The Town (2010) – IMDB
Ben Affleck Has he found a new calling since he is the director’s cap? This seems to be the case in “The Town”, a film by thieves who shines with solid scores of his interpreters. The classicism of structure and lack of nuance in the characters may, however, to play against him.
In a city like Boston, crime is bequeathed from father to son. Doug (Ben Affleck), James (Jeremy Renner) and their cronies are flying on behalf of Fergie (Pete Postlethwaite). When the bad guys fall in love with the beautiful Claire (Rebecca Hall) is the beginning of problems. Especially since the police are never far away.
Watch a feature film like “The Town” is like putting an old pair of slippers. From the first minutes, the viewer feels comfortable because he knows exactly what to expect: a bunch of thugs that will be divided, a nice anti-hero who ardently seeks to escape a love affair a bit pointless, of improbabilities, some clashes muscular, touches of humor and that’s it until its predictable but satisfying conclusion, awash in some rhetoric here. As is usually the case in this type of subject, the maxim remains unchanged: the weight of the family is heavy, and to get out alive, they will often get rid of his chains and leave the port before it is too late.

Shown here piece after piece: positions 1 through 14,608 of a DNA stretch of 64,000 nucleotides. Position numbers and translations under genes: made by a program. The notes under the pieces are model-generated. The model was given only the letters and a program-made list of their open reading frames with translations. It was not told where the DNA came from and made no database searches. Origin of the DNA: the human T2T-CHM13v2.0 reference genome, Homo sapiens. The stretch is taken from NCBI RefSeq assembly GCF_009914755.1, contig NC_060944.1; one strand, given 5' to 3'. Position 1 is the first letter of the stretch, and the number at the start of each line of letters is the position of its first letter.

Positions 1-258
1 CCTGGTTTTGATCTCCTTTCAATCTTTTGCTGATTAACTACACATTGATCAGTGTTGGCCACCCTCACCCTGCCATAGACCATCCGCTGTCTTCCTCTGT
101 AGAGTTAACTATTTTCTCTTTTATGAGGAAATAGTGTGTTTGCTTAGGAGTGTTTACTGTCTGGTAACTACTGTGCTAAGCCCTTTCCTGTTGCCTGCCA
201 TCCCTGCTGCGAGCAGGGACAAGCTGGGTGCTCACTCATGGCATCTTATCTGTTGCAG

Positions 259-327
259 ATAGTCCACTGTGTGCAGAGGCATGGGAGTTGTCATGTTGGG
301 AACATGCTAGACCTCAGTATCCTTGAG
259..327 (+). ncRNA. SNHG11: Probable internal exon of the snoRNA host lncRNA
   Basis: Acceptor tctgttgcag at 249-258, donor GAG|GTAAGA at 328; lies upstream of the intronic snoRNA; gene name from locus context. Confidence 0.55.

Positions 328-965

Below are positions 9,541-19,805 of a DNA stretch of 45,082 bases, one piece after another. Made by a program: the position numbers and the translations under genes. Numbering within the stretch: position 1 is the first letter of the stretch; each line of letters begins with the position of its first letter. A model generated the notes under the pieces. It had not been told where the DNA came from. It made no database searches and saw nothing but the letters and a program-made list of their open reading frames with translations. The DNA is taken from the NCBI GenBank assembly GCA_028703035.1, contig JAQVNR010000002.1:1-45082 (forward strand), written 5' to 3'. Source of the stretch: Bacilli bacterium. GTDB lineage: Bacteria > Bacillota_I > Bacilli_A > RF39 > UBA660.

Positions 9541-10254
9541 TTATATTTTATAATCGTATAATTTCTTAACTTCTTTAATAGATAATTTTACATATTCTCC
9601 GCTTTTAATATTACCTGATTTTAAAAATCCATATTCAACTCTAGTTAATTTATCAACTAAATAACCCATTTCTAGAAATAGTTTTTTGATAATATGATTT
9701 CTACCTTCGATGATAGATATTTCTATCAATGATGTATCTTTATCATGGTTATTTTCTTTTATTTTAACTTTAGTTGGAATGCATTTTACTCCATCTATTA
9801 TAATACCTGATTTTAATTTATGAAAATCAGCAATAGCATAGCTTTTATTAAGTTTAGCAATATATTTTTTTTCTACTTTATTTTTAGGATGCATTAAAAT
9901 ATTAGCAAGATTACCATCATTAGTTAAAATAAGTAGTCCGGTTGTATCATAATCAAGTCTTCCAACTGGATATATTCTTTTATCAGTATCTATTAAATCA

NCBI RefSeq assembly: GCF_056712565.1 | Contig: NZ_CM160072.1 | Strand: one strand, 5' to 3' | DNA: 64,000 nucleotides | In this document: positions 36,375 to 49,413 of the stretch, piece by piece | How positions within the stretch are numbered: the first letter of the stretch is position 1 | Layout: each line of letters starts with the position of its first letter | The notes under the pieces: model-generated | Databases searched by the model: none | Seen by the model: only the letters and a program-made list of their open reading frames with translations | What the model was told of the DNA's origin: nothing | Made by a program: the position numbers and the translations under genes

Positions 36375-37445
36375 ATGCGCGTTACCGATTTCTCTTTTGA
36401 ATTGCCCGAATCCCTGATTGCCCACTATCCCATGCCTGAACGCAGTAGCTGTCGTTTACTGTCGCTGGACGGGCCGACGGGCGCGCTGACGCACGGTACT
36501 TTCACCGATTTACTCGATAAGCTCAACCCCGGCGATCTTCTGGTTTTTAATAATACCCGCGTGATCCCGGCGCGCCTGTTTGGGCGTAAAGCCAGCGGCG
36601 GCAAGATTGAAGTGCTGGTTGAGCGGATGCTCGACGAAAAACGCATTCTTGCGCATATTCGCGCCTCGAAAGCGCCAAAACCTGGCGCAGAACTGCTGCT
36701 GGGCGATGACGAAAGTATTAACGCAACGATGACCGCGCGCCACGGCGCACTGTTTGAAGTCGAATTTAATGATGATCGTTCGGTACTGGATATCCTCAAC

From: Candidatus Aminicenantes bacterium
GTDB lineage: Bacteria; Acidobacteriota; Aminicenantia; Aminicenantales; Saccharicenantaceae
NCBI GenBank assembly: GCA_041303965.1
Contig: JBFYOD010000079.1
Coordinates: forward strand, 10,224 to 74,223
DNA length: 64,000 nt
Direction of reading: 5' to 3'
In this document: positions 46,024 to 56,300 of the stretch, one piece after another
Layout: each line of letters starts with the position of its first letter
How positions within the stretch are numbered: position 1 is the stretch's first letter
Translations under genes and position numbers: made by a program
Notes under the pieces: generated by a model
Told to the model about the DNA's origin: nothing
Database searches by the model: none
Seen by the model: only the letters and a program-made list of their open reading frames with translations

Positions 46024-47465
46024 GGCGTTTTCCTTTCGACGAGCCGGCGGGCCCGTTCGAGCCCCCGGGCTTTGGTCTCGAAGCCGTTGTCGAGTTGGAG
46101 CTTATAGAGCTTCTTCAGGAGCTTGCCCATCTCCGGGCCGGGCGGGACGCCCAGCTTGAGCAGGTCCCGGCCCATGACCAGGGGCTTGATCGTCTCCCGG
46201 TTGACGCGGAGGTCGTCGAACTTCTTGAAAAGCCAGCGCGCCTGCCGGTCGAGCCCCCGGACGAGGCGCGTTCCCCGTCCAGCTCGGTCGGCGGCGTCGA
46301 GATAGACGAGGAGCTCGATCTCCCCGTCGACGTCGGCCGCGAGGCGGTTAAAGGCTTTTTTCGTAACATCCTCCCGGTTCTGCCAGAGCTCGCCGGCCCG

Having impressed the gallery with “Gone Baby Gone” (which has suffered from comparisons with the much higher “Mystic River” by Clint Eastwood), Ben Affleck did it again carefully by transposing the novel “Prince of Thieves” by Chuck Hogan. His staging, precise but routine alternates between aerial views of the city of Boston and underworld dives into this universe where money is easily obtained by robbing a bank. There is indeed a study of the environment, but still a bit too superficial, in contrast with many more trials met (such as “Heat” by Michael Mann and complete filmography of James Gray).
We must rather look to the actors to experience a real pleasure to the story. Although it starts in constant value, Ben Affleck has rarely seemed more lit and comfortable. It illuminates the screen of its strong presence, alongside Jeremy Renner (the protagonist of “The Hurt Locker”) into a dog dangerous madman who recalls his game a certain Edward Norton. A little more unassuming, Rebecca Hall nonetheless credible, like the always excellent Chris Cooper, who has unfortunately too few scenes to leave a great impression.
Effective if not transcendent, “The Town” shows a filmmaker and writer who has the talent to make very good movies. There is still much work to do, but by dint practice (and dropping its participation in interchangeable romantic comedies), it will probably happen. Hoping that the next a little less typical than the latter.